That is a serious question. What are newspapers, radio and television stations, and Internet sites trying to accomplish when they report on the budget?
Presumably they are trying to convey information to their audience. This raises the question of why they so frequently just report budget numbers in billions or trillions of dollars; numbers that will be almost completely meaningless to the overwhelming majority of their audience.
This point is simple and straightforward. When a newspaper tells its readers that the government will spend $76 billion this year on food stamps, as the NYT did recently, the number is virtually meaningless to almost everyone who sees it. Most people, even the well-educated readers of the NYT, are not budget wonks. They know $76 billion is a big number, way more than they will ever see in their lifetime, but spending on food stamps would also be a really big number to most of us if were $7.6 billion or $760 billion. When the NYT tells us that we are spending $76 billion on food stamps it is not informing readers as to whether this level of spending is a big item in their tax bill or a major contributor to the budget deficit.
It turns out that it is not just NYT readers who get confused by large numbers. Apparently NYT reporters and/or editors have the same problem. The NYT article on food stamps last month described food stamps as a $760 billion program. The NYT later printed a correction, but this was a pretty egregious error to slip by the editors. The paper went one step further this month when it reported Italy's debt as $2.6 billion. The correct number is $2.6 trillion, three orders of magnitude larger.
Mistakes like these find their way into print because even NYT editors are not hugely familiar with the budget. It is highly unlikely that they would have printed that food stamp spending is 22 percent of the budget, as opposed to the actual 2.2 percent number for 2013. Editors would know that the food stamp program does not take up more than one fifth of the budget. Similarly, they never would have written that Italy's debt is 0.1 percent of GDP, as opposed to the actual number of approximately 130 percent.
Reporting these huge budget numbers without any context is simply bad reporting. It's not a question of time or space. It takes less than one second for a reporter to put these numbers in percentages. In terms of space, if an article is really that space constrained that it cannot include an extra clause in a sentence, then it would make more sense to exclude the dollars (which are meaningless to almost everyone) and just include the percentage figure.
Media Matters did a nice report looking at budget coverage in the NYT, Washington Post, and Wall Street Journal over the first half of 2013. It found that all three just reported the raw numbers in more than half of their budget stories. Still there were differences. In the Washington Post, 73 percent of the budget articles only included the raw numbers. By comparison, in the Wall Street Journal only 56 percent of the articles included the numbers devoid of any context. Twenty nine percent of the WSJ articles expressed the numbers as shares of the total budget, almost twice the 15 percent share of budget articles at the WAPO. The NYT came in the middle in both categories.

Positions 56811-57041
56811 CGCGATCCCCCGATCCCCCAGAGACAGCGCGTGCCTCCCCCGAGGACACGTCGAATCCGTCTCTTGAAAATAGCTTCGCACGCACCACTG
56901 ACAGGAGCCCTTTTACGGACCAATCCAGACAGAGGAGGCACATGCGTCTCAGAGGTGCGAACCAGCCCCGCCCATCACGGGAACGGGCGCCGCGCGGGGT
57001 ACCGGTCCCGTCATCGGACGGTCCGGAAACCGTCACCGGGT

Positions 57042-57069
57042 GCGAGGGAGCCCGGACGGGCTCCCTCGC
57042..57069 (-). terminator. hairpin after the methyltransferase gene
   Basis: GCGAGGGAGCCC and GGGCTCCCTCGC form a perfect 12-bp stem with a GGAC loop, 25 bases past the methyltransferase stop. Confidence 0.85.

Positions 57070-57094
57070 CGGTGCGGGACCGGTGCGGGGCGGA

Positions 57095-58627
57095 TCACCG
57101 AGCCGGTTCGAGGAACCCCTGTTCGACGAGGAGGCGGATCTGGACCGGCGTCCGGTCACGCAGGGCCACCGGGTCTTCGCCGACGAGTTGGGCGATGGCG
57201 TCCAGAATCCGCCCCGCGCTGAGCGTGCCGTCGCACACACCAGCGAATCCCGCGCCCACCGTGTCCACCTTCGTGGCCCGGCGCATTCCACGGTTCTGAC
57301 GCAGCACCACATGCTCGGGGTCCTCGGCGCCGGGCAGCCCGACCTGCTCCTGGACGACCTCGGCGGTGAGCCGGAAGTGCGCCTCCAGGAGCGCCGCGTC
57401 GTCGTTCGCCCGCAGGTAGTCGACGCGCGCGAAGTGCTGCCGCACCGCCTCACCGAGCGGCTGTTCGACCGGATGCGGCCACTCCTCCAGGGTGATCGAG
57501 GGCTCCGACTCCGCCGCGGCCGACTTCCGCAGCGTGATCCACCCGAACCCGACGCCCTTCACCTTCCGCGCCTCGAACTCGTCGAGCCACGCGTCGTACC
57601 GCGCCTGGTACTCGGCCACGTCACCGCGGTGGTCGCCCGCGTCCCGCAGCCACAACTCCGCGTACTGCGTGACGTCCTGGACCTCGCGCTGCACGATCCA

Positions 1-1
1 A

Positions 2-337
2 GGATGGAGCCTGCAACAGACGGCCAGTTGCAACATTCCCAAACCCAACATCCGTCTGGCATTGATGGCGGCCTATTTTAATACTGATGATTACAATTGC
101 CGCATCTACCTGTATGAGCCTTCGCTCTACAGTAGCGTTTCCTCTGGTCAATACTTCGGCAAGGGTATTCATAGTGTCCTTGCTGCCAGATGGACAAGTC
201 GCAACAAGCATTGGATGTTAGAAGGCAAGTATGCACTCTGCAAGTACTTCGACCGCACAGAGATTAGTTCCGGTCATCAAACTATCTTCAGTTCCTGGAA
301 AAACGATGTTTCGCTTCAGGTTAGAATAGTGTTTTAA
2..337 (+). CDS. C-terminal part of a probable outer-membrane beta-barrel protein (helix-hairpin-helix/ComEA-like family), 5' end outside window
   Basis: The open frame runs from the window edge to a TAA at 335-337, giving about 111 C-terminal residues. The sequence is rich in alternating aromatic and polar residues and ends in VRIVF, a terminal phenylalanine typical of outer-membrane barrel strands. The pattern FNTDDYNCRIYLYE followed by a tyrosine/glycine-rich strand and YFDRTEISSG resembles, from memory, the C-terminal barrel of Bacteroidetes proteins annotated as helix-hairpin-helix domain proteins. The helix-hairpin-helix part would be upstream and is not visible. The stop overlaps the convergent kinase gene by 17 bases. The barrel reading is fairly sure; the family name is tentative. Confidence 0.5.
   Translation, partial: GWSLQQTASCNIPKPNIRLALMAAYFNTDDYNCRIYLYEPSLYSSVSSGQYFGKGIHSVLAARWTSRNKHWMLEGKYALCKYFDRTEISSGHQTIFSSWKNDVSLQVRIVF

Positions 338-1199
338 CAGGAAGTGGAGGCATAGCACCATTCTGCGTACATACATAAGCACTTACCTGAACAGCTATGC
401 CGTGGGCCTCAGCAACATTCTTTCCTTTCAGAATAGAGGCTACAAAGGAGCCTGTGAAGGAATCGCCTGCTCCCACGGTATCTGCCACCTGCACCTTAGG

While the WSJ can take a bow for being the best of the big three, there is still no excuse for reporting numbers without any context in 56 percent of its budget stories. This is not just a dilettantish concern for good reporting. Polls consistently show that the public is enormously confused about the budget. They have no idea where their tax dollars are going. A poll from 2011 found that the public on average believes that 27 percent of the budget goes to foreign aid. The actual number is less than 1.0 percent. A CNN poll from the same year found that the median respondent thought that food stamps accounted for 10 percent of the budget, while subsidies to the Corporation for Public Broadcasting accounted for 5 percent of the budget. (The actual number is less than 0.01 percent.)
It is impossible to have serious policy debates when the public is so poorly informed about where their tax dollars are going. What does it mean when most people think that foreign aid should be cut because they think that we should only spend 5 percent of the budget on foreign aid (close to 10 times current spending levels)?
Obviously prejudices enter into these misperceptions. There are people who want to believe that all their tax dollars go to foreign aid or food stamps and who will not allow their opinions to be influenced by the data. However, there is a very large segment of the public that does not fall into this category who are similarly misinformed. It is unlikely that if they heard the media continually repeat that foreign aid was 0.7 percent of the budget (instead of $23 billion), that they would still believe that it accounted for more than one quarter of the budget. This would allow us to have a budget debate that reflected people's actual priorities rather than their misperceptions.
So what is the argument on the other side? No reporter really believes that they are providing information to most of their audience when they tell them we will spend $76 billion on food stamps this year. Why do it? Yes, that is the way that it has always been done, but they used to write stories with typewriters, too.
Change is possible. There is no excuse for not presenting news in the way that makes it most understandable to the audience. It's time for the media to take their responsibilities to the public seriously.
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